News Article | March 27, 2016
Methane is one of the major climate change contributors that is 24 times more potent than carbon dioxide as a greenhouse gas. Researchers discover methane's new potential as a chemical building block that they can use to make more complex molecules such as the ones used in pharmaceuticals. This new method provides a way to optimize methane's properties without releasing the damaging greenhouse gasses. According to University of Pennsylvania's Daniel Mindiola, developing new ways to use this abundant gas besides burning it as fuel creates a new approach towards methane use. "Our method will hopefully provide inspiration to move away from burning our resources and instead using them more as a carbon building block to prepare more valuable materials," added Mindiola, the study's senior author and the University's Presidential Professor in the Department of Chemistry in the School of Arts & Sciences. The study is set for publication in the journal Science. Methane is made up or a carbon atom linked to four hydrogen atoms. When methane is burned, the four bonds are destroyed. This results in the production of greenhouse gasses. The researchers theorized that if only one of two of the hydrogen bonds are efficiently broken down, it could be possible to link the carbon atoms from two or more molecules of methane to produce bigger hydrocarbons. In the study, Mindiola and team used the borylation method to selectively manipulate the carbon-hydrogen bonds. This process is when a hydrocarbon reacts with a compound that contains boron. A metal is used to catalyze the reaction. This replaces a hydrocarbon's carbon-hydrogen bond with a carbon-boron bond. Later on, the replacement bond can be coaxed to bond the carbon to any chemical groups. The borylation process was created over 10 years ago by Professor Milton R. Smith III from Michigan State University but this is the first time it was utilized using methane. The researchers tried this approach at the University's High Throughput Screening Center, which enables the researchers to test reactions under high-pressure conditions. Here, the team was able to work with methane in its gas state and used iridium as the metal catalyst. "It turns out methane is not as inert as one would have expected. We were able to borylate it using off-the-shelf reagents, which is very convenient," said Mindiola. "I think this work is going to inspire a lot of chemistry and get people thinking about methane in a different way." The new study completed a separate paper which will be published in the same Science journal issue, spearheaded by Melanie Sanford from the University of Michigan.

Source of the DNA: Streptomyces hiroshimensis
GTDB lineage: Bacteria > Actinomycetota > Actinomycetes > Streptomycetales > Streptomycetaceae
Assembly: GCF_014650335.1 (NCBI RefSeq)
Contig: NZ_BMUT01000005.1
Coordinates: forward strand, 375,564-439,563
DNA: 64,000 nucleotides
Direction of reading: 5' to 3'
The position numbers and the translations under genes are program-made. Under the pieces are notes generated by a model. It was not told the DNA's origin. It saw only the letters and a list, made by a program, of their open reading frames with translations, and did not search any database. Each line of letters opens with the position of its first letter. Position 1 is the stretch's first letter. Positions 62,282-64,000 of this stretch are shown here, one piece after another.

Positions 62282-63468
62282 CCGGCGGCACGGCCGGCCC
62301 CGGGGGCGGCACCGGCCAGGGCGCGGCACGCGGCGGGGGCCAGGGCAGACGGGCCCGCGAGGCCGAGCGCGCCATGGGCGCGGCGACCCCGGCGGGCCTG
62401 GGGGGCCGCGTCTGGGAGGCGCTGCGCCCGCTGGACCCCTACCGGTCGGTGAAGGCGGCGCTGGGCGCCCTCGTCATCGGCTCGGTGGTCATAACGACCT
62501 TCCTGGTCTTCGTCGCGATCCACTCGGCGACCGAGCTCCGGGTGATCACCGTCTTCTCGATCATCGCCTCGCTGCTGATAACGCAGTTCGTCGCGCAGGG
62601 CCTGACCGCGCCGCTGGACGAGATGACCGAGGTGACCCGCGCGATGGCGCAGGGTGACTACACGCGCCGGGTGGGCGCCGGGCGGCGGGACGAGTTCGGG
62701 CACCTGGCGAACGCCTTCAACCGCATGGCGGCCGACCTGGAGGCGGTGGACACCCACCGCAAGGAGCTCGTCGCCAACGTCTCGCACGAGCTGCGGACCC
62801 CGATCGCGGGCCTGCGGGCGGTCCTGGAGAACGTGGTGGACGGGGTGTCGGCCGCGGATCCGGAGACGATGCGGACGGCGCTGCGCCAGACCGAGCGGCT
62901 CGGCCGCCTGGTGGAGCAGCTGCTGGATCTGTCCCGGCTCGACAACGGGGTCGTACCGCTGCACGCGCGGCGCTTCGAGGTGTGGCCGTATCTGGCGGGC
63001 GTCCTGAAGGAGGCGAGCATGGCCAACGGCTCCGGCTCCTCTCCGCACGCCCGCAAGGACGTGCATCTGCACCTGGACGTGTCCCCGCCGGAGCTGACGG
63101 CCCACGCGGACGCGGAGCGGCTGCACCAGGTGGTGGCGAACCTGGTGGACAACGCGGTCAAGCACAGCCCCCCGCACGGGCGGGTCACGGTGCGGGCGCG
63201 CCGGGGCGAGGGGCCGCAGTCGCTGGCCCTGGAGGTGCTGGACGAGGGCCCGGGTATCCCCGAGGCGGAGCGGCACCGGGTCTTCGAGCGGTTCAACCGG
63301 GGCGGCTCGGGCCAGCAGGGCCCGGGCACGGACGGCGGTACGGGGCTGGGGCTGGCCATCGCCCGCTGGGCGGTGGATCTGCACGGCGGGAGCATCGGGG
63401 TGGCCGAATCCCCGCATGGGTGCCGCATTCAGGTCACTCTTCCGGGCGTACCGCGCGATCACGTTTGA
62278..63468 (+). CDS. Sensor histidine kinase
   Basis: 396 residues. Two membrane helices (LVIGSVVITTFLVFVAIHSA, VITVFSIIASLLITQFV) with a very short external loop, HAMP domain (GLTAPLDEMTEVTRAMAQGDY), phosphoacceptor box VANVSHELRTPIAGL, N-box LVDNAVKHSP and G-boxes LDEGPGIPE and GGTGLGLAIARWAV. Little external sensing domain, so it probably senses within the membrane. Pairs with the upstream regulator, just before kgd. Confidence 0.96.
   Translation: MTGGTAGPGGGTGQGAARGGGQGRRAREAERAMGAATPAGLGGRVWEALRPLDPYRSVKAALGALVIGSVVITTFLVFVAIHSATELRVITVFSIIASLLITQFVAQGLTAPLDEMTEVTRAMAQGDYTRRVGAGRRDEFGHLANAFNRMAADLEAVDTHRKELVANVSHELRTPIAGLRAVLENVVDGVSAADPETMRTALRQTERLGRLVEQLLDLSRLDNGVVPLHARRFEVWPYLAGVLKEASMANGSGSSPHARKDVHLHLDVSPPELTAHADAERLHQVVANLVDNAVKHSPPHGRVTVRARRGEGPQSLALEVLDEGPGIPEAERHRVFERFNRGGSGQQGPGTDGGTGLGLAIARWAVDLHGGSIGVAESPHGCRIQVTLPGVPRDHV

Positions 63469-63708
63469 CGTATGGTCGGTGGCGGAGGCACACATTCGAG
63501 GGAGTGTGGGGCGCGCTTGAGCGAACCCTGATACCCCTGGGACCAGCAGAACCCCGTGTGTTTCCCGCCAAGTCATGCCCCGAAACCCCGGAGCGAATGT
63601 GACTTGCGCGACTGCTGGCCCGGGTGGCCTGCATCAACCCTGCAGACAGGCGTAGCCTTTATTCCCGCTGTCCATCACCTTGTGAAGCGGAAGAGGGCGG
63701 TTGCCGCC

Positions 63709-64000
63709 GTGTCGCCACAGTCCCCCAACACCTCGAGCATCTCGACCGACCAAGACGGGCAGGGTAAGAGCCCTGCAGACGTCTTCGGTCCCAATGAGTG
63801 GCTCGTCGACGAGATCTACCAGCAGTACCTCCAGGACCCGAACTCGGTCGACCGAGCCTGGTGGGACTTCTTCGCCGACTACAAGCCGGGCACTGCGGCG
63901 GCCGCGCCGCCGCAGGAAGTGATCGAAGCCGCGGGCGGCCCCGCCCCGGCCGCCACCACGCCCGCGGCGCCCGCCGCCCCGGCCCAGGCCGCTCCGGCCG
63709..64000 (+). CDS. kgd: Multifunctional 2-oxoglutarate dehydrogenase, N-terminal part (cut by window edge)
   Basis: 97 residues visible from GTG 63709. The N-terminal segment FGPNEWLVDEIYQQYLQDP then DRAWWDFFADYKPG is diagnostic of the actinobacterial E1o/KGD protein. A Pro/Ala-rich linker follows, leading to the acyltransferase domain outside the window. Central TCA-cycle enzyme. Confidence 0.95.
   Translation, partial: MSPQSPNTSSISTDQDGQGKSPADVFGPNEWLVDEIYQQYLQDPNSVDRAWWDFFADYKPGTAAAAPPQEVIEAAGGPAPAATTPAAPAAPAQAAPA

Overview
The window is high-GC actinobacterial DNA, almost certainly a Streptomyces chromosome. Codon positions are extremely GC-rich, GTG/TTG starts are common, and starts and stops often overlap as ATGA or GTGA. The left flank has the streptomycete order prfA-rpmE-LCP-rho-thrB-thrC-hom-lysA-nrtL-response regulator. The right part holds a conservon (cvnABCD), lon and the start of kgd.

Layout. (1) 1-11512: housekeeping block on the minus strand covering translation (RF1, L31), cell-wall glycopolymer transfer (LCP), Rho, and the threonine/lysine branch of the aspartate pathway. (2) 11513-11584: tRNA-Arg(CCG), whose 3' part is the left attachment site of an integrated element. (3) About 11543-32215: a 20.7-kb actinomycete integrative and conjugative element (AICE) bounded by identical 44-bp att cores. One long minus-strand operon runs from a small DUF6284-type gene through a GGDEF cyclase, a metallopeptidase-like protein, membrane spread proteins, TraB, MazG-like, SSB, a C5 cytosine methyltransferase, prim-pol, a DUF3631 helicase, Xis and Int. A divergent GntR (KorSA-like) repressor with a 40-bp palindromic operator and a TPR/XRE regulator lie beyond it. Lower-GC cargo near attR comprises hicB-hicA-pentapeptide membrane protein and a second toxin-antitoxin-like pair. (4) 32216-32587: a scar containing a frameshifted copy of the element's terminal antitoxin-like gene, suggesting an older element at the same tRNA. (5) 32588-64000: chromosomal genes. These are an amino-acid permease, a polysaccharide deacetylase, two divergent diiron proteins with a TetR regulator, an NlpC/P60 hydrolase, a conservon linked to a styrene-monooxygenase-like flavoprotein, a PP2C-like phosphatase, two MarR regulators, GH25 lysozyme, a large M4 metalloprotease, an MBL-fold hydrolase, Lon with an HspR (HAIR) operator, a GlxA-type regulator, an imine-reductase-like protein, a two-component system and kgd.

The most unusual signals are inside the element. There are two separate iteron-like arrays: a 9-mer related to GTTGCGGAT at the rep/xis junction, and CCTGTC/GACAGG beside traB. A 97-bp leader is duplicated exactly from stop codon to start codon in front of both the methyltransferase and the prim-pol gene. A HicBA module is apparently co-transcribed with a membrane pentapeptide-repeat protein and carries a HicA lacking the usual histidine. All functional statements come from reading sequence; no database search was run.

News Article | March 24, 2016